Monday, July 11, 2016

Roadtrip #1 Complete

Sherry and I referred to it a few times as our practice vacation. It was a three-day jaunt to Pittsburgh. We left Friday around 10 am and returned last evening around 9 pm.

Our 700-mile weekend trip
Pittsburgh itself is a neat city. For a town as small as it is, it offers a great deal. In fact, the Zoo itself had so much to see we were there for nearly four hours, so long we had to scuttle our plans for an afternoon trip to the Carnegie Science Center.

Our trip home helped make the weekend sojourn complete. For a long time I've wanted to revisit Fallingwater and was eager for Sam and Caroline to become old enough to go there with us. It didn't disappoint. I could tell Sam enjoyed it quite a bit and Caroline said it was her favorite part of the weekend.

An architectural historian took this photo for us. It was her first visit. 

I don't know why this pose became Caroline's favorite. 
During the car ride Friday I was studying my road atlas of the state and realized that Fallingwater drew us further south than I expected, and had us tantalizingly close to Mt. Davis, Pennsyvlania's highest point. Then I found out my grandmother was visiting Uncle Larry at his house in Warfordsburg and I knew I had my opportunity to drag the family out to that trivial spot.

Mt. Davis is located near the Maryland border in State Forest land. One must follow a 2 1/2-mile gravel road to get to it. The site is inviting for visitors: parking lot, good signage, a relatively tall (and narrow) observation tower.

I was excited that there was more than just a tower there.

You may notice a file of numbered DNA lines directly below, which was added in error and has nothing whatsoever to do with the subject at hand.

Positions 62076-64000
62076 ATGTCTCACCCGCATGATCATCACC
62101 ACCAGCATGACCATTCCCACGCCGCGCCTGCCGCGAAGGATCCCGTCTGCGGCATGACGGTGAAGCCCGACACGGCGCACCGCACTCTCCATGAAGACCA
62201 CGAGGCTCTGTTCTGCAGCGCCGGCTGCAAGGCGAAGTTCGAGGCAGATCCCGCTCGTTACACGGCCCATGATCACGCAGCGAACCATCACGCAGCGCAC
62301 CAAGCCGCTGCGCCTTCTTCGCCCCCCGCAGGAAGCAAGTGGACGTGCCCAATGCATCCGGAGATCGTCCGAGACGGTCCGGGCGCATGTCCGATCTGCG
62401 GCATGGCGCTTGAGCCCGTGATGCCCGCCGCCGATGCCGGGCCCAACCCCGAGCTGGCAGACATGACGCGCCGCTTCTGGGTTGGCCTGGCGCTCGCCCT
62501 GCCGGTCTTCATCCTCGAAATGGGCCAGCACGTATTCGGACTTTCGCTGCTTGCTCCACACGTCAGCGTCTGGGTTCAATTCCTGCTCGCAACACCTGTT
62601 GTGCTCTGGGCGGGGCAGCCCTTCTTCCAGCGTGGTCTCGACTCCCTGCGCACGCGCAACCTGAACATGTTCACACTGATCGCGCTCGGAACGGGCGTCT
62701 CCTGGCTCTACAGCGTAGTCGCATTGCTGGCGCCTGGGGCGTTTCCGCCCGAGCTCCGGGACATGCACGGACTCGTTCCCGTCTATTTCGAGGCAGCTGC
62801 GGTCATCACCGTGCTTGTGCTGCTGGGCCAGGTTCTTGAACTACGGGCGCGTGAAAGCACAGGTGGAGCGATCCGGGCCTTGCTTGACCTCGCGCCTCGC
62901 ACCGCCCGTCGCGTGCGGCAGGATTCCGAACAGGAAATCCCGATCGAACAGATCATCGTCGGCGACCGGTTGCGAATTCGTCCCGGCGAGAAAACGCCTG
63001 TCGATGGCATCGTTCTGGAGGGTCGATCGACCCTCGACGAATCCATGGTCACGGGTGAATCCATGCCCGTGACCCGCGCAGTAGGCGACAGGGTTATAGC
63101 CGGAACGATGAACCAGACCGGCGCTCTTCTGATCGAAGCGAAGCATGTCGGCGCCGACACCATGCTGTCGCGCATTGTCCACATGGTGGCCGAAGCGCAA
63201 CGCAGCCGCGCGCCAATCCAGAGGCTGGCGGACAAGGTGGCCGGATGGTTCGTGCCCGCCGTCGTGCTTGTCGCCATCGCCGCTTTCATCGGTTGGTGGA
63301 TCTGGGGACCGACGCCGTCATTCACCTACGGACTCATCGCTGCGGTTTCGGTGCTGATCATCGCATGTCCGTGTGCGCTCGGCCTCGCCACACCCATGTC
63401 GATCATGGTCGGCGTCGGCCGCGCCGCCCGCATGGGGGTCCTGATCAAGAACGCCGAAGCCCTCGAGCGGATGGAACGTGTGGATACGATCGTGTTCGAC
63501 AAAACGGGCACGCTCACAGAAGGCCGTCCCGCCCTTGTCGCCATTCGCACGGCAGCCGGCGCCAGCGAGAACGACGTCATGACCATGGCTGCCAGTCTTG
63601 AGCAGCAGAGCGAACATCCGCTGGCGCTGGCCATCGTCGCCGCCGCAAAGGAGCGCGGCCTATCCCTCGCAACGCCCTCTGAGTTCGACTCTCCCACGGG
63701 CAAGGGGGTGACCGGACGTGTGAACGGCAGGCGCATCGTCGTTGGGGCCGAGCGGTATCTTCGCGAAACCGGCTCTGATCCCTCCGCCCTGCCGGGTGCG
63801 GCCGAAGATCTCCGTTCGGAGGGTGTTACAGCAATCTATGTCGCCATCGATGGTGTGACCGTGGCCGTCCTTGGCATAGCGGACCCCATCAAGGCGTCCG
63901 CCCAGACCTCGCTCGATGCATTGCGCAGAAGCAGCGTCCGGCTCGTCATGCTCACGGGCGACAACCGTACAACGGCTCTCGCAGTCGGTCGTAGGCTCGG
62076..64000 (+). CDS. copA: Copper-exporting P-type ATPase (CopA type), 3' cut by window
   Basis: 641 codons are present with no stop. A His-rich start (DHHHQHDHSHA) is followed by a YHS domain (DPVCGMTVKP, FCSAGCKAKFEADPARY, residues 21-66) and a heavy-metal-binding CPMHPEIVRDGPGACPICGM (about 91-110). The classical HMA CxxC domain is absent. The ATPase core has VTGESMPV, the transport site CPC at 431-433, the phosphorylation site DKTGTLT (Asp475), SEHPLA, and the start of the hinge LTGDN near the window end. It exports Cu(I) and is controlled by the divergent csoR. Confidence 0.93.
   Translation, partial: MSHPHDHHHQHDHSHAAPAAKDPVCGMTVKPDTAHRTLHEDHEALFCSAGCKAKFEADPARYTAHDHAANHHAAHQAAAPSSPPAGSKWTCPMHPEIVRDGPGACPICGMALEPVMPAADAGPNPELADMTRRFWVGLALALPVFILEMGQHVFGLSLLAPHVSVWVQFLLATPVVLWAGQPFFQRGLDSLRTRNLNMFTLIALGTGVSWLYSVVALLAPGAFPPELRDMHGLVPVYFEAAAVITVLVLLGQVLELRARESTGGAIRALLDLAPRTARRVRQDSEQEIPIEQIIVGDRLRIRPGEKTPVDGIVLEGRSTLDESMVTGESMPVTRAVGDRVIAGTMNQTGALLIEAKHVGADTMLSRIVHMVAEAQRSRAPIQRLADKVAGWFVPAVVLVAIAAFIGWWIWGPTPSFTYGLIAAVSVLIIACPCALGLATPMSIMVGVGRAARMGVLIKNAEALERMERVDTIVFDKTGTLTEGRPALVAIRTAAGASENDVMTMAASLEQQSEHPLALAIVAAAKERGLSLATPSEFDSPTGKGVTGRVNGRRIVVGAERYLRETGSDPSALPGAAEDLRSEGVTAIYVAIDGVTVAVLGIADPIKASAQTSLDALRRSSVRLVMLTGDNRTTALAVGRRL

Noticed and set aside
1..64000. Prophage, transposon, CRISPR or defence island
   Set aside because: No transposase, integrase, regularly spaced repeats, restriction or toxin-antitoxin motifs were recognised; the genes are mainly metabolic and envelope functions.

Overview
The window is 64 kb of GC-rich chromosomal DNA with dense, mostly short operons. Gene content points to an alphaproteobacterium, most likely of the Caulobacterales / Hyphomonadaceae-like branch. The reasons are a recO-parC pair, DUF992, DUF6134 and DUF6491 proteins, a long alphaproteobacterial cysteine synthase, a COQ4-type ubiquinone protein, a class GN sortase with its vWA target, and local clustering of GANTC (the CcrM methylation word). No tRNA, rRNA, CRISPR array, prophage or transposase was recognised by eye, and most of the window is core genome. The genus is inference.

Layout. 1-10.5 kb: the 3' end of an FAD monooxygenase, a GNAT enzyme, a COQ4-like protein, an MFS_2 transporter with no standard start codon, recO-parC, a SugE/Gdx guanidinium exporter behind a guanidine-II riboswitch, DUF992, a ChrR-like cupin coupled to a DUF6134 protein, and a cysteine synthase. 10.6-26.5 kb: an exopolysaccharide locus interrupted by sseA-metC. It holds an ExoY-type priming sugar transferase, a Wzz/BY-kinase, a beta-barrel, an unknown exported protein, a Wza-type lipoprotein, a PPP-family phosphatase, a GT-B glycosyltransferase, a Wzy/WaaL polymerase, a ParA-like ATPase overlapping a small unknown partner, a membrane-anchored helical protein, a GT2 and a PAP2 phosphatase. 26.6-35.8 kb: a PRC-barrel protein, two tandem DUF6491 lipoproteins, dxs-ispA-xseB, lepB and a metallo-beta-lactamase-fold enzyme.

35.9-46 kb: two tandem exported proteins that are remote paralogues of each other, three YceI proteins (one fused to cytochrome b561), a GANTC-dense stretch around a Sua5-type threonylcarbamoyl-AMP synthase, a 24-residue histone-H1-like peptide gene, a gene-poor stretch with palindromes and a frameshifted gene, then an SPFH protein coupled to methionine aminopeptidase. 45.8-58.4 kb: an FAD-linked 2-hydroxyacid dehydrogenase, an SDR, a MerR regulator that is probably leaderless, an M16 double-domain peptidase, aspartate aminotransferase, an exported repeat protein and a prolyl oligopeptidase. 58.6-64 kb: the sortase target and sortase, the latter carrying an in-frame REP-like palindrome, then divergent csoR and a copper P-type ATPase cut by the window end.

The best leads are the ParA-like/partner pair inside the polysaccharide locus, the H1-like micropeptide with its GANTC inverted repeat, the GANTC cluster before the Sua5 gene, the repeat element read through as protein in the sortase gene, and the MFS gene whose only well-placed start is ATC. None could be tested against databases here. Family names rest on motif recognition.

Sherry gives a geology lesson. 

It's a little scary to be honest.

View to the northwest.

View to the northeast.

Sherry and the kids at the southwest corner.
The kids helped make this worthwhile. Sam, for instance found something I had overlooked: the bronze marker placed by the USGS indicating it was indeed Pennsylvania's highest spot. The medallion was atop a boulder near the base of the tower: I guess the top of that bolder was the exact location. Of course, we all had to pose at it.

Again, had Sam decided not to scale that boulder, we wouldn't have known the medallion was there.

The intrepid explorer relaxes after his discovery. 
Caroline also gets credit for finding some neat stuff up there. She insisted on taking a trail a short way around the corner where there were some really good interpretive panels over there. Interpretive panels that were so good I didn't get photos of them on my phone (they're on my camera, I swear). Some of those panels told tales of the people who lived in that area, and those tales showed how rural and wilderness-y that area of the state truly is.

Okay, I used wilderness-y and "interpretive panel" in the same blog post. Obviously I'm at the end of my span for writing tonight. See you again soon.

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